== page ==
At 1 p.m., saying the time was "flying by," Evans was hardly suffering. Wrapped in a fuzzy blanket, she communed with her bargain-hunting line mates who'd by then were sharing food and stories.
"Yeah, I'm not spending time with my loved ones, which is kind of sad," she said. "But Christmas is right around the corner and it's just one day. I'll see them tomorrow."
Best Buy had equipped early birds by installing temporary portable restrooms alongside the store. Those in line before the store opened had the best chance to claim tickets for the biggest "door buster" sales.
George and Latanya Brooks claimed the eighth and ninth spots in the Best Buy line, arriving at 8 a.m. The Randallstown couple hoped to snag two of the 40-inch TVs, two $39 Blu-ray players and two 50-inch televisions. Some they'd keep; the rest would become gifts.
Brooks had put her turkey in the oven before she left and drove home a few hours later to get it from the oven while her husband minded their seats.
"It's just a little sacrifice, but we'll do Thanksgiving tomorrow," she said, as her husband added with a laugh, "It will taste better after you come home with those deals."
Ron Oliverio of Dundalk said he and his wife, Patti, found a deal in a $749 artificial Christmas tree that cost them $150 at Boscov's.
"I used to work retail, so it's not fun if it's your job," Oliverio said. "I'm sure everybody would like to be home and not doing it."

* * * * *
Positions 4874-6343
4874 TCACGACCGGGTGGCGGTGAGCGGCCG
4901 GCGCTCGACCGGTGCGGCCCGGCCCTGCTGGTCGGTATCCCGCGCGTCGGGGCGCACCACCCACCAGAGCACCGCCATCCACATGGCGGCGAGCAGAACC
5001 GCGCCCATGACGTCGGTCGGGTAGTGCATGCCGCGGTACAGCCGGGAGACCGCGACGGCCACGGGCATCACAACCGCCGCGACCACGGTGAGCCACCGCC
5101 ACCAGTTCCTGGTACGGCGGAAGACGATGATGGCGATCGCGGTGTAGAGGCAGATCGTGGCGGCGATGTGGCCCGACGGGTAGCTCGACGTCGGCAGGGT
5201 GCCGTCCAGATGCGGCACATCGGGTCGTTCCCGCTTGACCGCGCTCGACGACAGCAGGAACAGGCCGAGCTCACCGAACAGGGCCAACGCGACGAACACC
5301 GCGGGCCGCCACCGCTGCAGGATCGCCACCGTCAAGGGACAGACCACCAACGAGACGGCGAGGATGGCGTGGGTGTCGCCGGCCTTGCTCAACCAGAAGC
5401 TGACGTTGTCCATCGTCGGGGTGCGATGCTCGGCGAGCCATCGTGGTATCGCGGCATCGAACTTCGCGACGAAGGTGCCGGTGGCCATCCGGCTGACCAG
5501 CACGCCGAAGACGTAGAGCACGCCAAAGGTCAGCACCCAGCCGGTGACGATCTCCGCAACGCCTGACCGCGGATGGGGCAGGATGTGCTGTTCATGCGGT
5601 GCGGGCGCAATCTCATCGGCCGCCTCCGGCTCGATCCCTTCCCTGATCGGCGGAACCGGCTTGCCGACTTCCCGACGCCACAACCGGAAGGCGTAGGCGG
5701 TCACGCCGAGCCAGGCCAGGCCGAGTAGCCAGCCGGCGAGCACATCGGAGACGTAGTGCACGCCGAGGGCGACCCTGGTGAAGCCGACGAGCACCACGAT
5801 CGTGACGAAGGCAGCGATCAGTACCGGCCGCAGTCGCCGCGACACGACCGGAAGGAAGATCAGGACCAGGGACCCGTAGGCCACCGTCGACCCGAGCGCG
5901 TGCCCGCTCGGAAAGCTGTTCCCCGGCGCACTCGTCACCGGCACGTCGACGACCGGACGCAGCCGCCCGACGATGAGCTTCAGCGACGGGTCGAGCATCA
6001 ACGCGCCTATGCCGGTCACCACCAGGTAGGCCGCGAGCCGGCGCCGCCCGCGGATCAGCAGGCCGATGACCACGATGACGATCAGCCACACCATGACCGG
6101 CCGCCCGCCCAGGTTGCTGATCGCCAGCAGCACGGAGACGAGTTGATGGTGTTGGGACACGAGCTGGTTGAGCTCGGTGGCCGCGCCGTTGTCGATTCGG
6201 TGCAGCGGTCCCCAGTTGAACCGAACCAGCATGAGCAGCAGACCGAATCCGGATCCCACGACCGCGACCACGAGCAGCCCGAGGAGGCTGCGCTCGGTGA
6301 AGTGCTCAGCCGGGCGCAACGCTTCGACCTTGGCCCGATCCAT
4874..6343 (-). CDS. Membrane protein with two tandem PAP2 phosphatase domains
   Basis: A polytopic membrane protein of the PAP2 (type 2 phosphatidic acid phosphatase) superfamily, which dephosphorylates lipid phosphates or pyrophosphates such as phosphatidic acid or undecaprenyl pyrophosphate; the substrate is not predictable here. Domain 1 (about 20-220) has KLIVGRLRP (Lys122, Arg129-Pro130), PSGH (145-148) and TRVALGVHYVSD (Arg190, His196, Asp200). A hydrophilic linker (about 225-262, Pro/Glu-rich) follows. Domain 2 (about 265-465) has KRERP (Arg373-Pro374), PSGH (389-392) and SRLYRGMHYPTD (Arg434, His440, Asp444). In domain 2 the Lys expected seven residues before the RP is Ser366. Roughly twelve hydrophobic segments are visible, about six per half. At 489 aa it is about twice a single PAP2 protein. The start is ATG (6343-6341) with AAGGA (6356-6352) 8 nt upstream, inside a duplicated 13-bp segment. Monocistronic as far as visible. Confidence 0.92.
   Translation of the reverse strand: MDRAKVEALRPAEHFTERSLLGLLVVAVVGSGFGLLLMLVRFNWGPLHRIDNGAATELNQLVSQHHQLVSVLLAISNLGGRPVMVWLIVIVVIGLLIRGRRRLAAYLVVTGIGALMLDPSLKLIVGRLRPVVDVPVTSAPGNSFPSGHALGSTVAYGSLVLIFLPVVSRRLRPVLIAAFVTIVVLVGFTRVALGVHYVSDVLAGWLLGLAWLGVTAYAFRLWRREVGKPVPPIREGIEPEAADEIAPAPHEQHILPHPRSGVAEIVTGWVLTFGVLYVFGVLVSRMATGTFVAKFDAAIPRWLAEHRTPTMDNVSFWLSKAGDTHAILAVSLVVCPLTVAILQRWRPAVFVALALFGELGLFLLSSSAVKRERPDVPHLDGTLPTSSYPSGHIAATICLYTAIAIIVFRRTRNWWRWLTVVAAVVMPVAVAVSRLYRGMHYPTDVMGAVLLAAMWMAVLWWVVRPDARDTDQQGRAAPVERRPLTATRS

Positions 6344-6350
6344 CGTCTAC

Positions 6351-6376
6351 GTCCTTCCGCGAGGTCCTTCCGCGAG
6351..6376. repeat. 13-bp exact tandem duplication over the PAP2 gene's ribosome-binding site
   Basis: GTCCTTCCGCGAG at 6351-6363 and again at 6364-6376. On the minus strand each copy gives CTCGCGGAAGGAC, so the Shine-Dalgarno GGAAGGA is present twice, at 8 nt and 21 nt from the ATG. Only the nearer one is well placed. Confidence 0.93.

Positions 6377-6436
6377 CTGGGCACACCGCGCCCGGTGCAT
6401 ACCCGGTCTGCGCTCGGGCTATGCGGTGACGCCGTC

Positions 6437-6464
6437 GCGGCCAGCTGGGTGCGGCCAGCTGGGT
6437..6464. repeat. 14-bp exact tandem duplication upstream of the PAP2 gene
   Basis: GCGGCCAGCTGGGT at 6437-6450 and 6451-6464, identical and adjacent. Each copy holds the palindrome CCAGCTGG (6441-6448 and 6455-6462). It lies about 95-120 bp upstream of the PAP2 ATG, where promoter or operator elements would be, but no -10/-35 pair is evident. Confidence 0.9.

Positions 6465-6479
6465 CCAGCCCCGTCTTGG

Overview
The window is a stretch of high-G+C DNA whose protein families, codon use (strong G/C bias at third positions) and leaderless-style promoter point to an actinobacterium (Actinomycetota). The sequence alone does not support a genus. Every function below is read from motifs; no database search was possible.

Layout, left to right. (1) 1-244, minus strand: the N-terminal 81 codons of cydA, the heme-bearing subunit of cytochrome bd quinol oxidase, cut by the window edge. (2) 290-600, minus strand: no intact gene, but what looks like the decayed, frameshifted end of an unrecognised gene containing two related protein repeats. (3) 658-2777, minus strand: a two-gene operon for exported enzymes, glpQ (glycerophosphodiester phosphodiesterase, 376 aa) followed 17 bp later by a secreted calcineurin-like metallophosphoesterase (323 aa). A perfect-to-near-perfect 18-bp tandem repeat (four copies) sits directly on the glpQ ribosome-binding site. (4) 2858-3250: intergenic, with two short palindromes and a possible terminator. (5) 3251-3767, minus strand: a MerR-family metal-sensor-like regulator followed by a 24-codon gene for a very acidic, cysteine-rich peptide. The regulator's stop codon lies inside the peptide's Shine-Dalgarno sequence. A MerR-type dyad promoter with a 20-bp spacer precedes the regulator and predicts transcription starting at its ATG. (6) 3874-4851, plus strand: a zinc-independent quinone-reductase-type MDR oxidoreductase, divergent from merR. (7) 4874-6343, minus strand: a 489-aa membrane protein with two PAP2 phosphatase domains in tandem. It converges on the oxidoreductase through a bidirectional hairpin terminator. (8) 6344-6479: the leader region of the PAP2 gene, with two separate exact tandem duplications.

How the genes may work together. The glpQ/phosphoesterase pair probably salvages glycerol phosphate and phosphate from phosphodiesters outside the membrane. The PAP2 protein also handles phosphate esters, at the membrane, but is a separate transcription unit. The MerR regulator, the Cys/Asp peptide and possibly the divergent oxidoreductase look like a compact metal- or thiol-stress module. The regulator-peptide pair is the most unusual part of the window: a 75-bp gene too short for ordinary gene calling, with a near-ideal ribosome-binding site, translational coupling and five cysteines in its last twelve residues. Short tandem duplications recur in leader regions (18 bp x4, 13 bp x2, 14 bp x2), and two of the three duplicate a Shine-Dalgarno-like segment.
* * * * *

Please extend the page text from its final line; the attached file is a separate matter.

Kristi Hanlon of Parkville said she had "mixed emotions" about Thanksgiving Day shopping. But she said her mother, Colleen Bentz of Stoystown, Pa., woke and up and was ready to go.
"It's the deals," Hanlon said.
To some Marylanders, the sight of a department store opening Thanksgiving morning is still a strange concept. Belinda Zhou of Fallston, who had come to White Marsh Mall to pick up a friend from the bus hub there, leaned out of her car and asked: "Are they open today? That's crazy. I can't believe it."
Once she thought about it, though, she liked the idea.
"We always go to Pennsylvania for Thanksgiving, and we never leave until 10 o'clock," she said.
For the Sears shoppers, it was all about the bargain televisions.
Bernard Davis, a truck driver from Randallstown who had been waiting for hours, said he initially thought he wasn't going to get a 50-inch set because he was sixth in line and there were only five available. But then a woman ahead of him changed her mind and gave her voucher to him. Davis, in turn, had taken a voucher for a 32-inch set and "paid it forward" by passing that on to someone in line behind him.
"I'm happy," Davis said. "But I'll never do Black Friday again."
Kevin Steeley, manager of the Sears store at Security Square, said he was "floored by the amount of people who are taking the opportunity to visit us on Thanksgiving. It's way more than I anticipated."